CURWOOD: What’s the secret? What do you guys do to turn this into fuel? It doesn’t seem like people have done this before.

PASSMORE: We take enzymes which attack the cellulose in fiber, like straw, and turn that cellulose into glucose, which is basically sugar. Once you’ve got sugar there’s no magic to making beer and vodka, which is, of course, ultimately what we do. I mean, we make an ethanol that’s 99 percent pure and basically that’s used as a transportation fuel.

Now, where do we get our enzyme? This is kind of an interesting story. We use a microorganism – it’s Latin name is Trichoderma reesei– but it was originally discovered by the U.S. Army in Guam in the Second World War. And what it was was the original jungle rot and the U.S. Army couldn’t figure out how come its canvas tents and uniforms were degrading so quickly. And, lo and behold, they found out that there was this little bug, microorganism that lived in the dirt in Guam that said, wow, you know, look at all that fiber, all those canvas tents and uniforms, you know. So, it secreted an enzyme which turned the cellulose in their canvas tents into glucose, which was a sugar that the microorganism needs to live off of.

Well, the same thing is happening here. We’re taking enzymes and using it to attack fiber and, as I said, turn that cellulose into glucose. People refer to this as “advanced biofuels” because it’s new technology. But it’s still ethanol. It’s the same molecule. Ethanol is ethanol.

But conventional ethanol will reduce greenhouse gas emissions by 30 or 40 percent; cellulose ethanol, or advanced biofuels, reduces greenhouse gas emissions by 80 to 100 percent. Because of the existence of this lignin that I was talking to you about, you don’t have to import power from the grid in order to run your ethanol plant, which you do have to do with conventional ethanol.

CURWOOD: Well, alright, we’ve got straw in the fuel tank, let’s go for a ride.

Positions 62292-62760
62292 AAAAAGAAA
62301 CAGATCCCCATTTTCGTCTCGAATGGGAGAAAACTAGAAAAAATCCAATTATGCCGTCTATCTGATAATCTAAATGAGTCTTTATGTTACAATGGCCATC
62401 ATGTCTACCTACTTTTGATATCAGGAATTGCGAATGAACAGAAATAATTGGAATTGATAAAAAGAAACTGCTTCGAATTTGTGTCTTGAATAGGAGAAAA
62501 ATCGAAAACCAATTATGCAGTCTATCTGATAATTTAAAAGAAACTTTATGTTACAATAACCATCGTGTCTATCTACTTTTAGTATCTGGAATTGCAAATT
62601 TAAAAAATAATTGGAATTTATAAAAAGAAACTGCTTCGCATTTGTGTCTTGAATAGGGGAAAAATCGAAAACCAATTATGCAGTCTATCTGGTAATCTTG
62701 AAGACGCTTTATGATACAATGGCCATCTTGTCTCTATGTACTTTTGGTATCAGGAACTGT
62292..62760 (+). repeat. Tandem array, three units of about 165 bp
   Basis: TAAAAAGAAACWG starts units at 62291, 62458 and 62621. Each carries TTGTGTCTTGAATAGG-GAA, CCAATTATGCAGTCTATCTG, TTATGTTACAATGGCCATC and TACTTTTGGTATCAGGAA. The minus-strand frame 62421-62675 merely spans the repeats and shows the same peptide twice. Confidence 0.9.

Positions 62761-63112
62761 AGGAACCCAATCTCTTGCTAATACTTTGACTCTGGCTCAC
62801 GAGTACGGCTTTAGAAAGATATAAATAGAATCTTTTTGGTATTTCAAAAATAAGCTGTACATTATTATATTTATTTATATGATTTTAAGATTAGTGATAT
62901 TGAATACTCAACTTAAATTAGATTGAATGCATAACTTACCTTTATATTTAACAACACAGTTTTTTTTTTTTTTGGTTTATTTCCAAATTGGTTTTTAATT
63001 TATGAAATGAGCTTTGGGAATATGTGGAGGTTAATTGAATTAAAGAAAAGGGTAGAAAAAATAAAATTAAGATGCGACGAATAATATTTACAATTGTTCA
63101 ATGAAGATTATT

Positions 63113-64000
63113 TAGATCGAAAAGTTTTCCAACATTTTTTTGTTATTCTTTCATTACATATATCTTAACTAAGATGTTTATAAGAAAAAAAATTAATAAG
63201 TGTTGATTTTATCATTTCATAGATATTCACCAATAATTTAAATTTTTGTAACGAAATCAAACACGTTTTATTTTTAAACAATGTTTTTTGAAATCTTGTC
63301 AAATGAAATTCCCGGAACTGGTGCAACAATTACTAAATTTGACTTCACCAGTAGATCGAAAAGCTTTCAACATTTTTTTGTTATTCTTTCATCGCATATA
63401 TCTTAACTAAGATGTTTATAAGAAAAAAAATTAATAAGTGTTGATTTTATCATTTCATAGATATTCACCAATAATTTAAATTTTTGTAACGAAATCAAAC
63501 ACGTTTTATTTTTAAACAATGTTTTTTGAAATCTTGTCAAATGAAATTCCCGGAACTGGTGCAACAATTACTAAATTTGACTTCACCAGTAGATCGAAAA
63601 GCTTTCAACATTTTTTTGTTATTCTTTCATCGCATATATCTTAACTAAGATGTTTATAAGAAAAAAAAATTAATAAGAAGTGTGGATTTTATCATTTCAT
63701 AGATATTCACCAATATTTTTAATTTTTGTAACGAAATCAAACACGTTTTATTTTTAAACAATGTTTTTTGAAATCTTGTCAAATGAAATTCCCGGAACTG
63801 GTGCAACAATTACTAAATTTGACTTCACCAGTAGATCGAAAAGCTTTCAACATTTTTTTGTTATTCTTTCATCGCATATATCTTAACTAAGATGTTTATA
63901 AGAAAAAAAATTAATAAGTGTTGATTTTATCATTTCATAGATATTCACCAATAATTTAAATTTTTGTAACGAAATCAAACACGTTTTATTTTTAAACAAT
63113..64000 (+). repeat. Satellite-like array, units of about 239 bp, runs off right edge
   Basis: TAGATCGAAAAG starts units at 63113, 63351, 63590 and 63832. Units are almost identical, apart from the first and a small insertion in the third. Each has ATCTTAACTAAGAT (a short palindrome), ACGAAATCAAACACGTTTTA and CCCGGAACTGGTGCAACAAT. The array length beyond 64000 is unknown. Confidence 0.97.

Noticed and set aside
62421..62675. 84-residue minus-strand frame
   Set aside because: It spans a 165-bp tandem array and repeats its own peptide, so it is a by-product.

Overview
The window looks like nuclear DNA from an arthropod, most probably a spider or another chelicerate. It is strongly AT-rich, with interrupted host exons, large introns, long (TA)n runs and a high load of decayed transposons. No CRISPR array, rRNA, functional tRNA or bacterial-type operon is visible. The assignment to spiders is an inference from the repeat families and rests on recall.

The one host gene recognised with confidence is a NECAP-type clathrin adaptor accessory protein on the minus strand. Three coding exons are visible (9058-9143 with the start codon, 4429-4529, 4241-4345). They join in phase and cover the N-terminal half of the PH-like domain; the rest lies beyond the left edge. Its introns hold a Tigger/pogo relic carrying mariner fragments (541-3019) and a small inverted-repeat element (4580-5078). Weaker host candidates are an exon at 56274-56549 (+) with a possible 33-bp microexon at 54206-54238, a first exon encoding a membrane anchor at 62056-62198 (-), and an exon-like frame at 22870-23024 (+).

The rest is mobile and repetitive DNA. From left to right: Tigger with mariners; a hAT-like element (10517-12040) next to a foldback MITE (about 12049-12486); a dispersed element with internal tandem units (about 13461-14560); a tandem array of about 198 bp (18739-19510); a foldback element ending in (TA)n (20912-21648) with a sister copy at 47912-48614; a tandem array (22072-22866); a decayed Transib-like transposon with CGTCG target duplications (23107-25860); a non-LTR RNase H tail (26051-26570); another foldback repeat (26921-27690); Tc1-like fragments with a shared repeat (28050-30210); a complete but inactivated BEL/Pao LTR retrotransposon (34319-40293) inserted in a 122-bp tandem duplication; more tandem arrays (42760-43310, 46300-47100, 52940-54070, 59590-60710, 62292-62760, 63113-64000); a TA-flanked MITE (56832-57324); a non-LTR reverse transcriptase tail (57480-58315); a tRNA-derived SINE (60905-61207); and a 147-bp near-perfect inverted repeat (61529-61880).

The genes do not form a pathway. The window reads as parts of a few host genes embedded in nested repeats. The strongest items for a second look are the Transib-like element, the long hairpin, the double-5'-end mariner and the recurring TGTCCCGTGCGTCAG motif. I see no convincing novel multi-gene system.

PASSMORE: Okay. (Laughs)


CURWOOD: So, you say we could reduce 40 percent of the gasoline use in America if we used cellulosic ethanol?

PASSMORE: That’s right. Based on existing agricultural residues, the U.S. Department of Agriculture has done a study together with the U.S. Department of Energy that suggests there’s enough ag and forest residues to replace between 30 and 40 percent of U.S. gasoline consumption. So, I mean, we’re talking 50-60 billion gallons of gasoline replacement. That’s a big number.

CURWOOD: So clean up and recycle what we’ve got already?

PASSMORE: That’s right. There are three benefits to cellulose ethanol for the U.S. economy. One is, of course, this is a new economic opportunity for agriculture. Suddenly, they’ve got a product that they didn’t have any value before that they can sell to us. First of all, there’s the selling of the straw or stover. Then there’s the job of baling it and trucking it to the plant.

The second benefit is the energy security benefits. Suddenly, you’re going to be importing a lot less fossil fuel because you’ve got a domestic renewable energy resource.

And the third benefit are the environmental benefits. I mean, you’re looking at a low CO2 transportation fuel that, frankly, if it was developed in the U.S. the Americans could then export to the rest of the world, and make money.

CURWOOD: Alright, we’re here. Let’s hop out for a moment. And you know what? Before he shuts the engine down, let’s check out what that tailpipe smells like.

PASSMORE: (Laughs) Sure.


PASSMORE: It’s a little windy, I don’t know if we can get a whiff of it or not. You smell anything?

CURWOOD: Well, it’s a very mild smell, but there’s a little alcohol tinge to it, like an alcohol stove or something.

PASSMORE: There might well be, yes, indeed. Indeed. Yep.

CURWOOD: Well, I want to thank you for the ride and the story about cellulosic ethanol. Jeff Passmore is the executive vice-president of Iogen. Thank you, sir.

PASSMORE: Thank you very much. It was a real pleasure.